For “Higher Ground,” her solo exhibition debut at Abmeyer+Wood Fine Art (www.abmeyerwood.com) in Seattle, Washington, Ann Mallory built upon several decades of creating, exhibiting, and marketing her earlier functional pottery. Now making oversize, handbuilt and thrown vessels with pinched-tops, she effortlessly demonstrates the bravura glaze techniques she garnered from subsequent advanced study with Marguerite and Frans Wildenhain and Karen Karnes after attending Stanford (BA, 1971). Upon first examination, it would be tempting to concentrate on the lessons Mallory learned from the Wildenhains and Karnes, as well as her earlier tutelage with Susan Peterson at University of Southern California: rich, deeply layered revelations of subtle glaze patterns; chromatic shifts effected through exquisitely modulated high firing; and just the right balance between optical interest and earthy presence.
What she did not gain from them was a strong sense of form. For sculptural pots this size—up to 46½ inches tall—there is no corresponding or commanding thud of objecthood as in Peter Voulkos or Jim Leedy. Called Contemplative Vessels or Memory Stones, the otherwise untitled and numbered vessels are recessive, quiet, inviting, and tentative. The tallest, Memory Stone #4, awkwardly tilts its shoulders in opposite directions, like a diffident teenager. Given a second chance though, the dark skin of silvery greens and blacks with a gray blush at the blunt foot repays any closer scrutiny. This is equally true of all the work. At the very least, Mallory’s Higher Ground survey establishes her as a worthy heir to the Wildenhains. Like them, whether smooth and matte, as in Casing #44 or puckered and glinting as in Memory Stone #6, Mallory exploits a panoply of glazes, but addressing a different tradition: Japanese country stoneware.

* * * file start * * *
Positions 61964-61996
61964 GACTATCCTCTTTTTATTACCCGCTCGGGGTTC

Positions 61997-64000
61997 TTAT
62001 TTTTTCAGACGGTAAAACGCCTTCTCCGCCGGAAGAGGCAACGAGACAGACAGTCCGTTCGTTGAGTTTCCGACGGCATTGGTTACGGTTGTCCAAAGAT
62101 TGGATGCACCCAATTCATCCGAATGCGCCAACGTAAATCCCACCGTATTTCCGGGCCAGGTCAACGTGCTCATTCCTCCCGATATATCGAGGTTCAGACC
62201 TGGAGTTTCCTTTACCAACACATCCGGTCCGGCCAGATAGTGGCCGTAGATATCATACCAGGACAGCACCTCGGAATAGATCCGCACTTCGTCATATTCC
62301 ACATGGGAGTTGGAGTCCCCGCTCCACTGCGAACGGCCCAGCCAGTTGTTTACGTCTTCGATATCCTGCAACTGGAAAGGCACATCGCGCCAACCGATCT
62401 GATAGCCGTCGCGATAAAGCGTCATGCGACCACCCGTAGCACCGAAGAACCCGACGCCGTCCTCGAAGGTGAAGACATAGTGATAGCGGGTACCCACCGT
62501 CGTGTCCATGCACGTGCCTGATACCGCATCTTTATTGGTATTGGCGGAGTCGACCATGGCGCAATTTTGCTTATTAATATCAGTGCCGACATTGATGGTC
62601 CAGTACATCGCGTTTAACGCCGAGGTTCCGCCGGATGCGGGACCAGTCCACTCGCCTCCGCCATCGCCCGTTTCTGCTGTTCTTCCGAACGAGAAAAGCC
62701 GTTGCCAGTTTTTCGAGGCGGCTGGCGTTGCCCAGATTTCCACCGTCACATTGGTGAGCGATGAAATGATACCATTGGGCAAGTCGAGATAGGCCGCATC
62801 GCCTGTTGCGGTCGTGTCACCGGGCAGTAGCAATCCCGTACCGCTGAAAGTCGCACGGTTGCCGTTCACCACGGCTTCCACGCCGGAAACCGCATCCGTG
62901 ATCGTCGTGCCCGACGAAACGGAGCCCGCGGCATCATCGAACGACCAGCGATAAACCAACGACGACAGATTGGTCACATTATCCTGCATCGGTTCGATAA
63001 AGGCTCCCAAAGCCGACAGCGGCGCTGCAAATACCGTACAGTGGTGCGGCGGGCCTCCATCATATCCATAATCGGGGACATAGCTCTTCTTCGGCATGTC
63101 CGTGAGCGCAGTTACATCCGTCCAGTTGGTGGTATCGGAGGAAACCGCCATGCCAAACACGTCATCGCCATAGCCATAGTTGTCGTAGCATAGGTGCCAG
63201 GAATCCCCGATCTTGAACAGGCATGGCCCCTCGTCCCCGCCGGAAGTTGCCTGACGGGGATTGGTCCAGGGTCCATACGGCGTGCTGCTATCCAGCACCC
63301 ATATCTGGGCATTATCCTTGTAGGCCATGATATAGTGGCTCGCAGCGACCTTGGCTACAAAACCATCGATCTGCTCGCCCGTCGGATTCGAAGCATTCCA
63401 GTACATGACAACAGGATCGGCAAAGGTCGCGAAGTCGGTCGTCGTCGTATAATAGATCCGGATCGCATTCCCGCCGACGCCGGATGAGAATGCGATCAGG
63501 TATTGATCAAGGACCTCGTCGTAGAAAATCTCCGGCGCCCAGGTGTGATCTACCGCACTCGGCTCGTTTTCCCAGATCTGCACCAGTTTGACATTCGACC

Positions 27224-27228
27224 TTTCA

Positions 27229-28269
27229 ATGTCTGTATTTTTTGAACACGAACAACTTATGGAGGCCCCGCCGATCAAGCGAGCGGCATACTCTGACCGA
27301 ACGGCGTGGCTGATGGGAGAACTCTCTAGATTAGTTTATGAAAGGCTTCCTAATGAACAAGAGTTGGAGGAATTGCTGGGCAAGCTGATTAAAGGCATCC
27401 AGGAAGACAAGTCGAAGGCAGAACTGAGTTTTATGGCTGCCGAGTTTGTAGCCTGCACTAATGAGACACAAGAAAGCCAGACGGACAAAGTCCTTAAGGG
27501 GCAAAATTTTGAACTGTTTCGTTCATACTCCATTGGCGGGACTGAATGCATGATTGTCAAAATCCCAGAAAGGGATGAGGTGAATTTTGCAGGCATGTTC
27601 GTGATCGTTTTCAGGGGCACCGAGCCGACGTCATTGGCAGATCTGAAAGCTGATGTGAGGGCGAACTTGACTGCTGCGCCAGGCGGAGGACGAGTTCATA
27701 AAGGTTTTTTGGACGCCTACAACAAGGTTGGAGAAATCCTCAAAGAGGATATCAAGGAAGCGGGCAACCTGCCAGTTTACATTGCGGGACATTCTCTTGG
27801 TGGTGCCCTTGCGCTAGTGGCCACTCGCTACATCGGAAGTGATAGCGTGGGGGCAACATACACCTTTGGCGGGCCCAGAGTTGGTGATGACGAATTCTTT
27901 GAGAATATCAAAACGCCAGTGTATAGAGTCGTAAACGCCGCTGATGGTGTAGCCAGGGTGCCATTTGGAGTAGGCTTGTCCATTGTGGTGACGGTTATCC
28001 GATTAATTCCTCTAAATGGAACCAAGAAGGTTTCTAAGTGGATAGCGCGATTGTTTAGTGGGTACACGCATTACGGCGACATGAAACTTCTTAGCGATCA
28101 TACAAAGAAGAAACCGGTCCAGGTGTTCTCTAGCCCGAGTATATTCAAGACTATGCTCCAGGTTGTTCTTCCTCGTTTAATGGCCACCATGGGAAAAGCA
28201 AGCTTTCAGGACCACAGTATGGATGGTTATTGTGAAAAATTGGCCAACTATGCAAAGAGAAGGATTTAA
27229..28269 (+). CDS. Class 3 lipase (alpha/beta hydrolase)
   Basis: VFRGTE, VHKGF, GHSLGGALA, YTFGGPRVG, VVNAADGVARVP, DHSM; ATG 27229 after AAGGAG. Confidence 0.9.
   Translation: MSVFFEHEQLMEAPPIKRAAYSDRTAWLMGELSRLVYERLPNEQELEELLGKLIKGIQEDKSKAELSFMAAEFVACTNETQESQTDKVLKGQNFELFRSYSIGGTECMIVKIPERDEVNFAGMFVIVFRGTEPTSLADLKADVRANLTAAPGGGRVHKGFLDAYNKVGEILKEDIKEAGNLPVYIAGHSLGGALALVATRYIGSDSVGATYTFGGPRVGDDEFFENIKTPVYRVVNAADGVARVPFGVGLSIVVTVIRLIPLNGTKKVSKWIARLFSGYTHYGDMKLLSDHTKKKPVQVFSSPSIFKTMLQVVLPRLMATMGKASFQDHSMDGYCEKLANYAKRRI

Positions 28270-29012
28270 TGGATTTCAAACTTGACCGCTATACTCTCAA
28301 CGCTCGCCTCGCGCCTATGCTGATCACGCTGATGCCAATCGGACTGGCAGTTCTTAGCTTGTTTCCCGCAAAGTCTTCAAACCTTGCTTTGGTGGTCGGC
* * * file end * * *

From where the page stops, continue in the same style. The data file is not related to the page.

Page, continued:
Largely monochromatic surface treatments accentuate form, as I have said, not always for the better. A single sloping shoulder is more pronounced in Memory Stone #3, but such asymmetry is quickly forgiven when blue, pink, and purple tones are noted beneath the overall black glaze.
Quasi-crystalline patterns emerge under a dazzling celadon haze in Casing #42. Its repeated horizontal and vertical intersections echo the impact of textile design on Japanese potters, right back to the paisleys imported from India by 16th-century Portuguese traders. Mallory’s uncanny scratchings are like cuneiform writing in some areas, with random iron spots elsewhere punctuating the gray-green field. Memory Stone #7 is dustier and dirtier-looking; its ochers and grays dangerously skirting the look of excavation fakes, but saved by rich, drenchy white glaze drippings.
Flattened on top like Buddhist temple stools or garden seats, Contemplation Vessels #134 and #135 could be set outside, I suppose, but in the gallery they exuded devout ceremonial power. With squarish indented tops (perhaps a place for purifying water) they contain the most varied surfaces of all, layered bands of color from bottom to top. Vigorous dark spatters half way up Contemplation Vessel #135 turn it into a prized peasant rice-storage container. The melting pale blue-to-green upper area of Contemplation Vessel #134 gives way to another murky base, the mottled colors of kelp and seaweed.
Seen in Seattle, Washington, where the earliest ceramic shows of Toshiko Takaezu, John Takehara, and Robert Sperry occurred, Ann Mallory has some tough competition. However, as with her dialog with the old Bauhaus masters of her youth, the artist’s dialog with Asian-inspired masters of Pacific Northwest ceramic art has just begun. Her predecessors would no doubt understand—and applaud.
the author Matthew Kangas is a frequent contributor to Ceramics Monthly. His fourth volume of collected writings, Return to the Viewer, contains reviews of Robert Arneson, Viola Frey, Roy Lichtenstein, Akio Takamori, Charles Krafft, and others (midmarchartspress.org).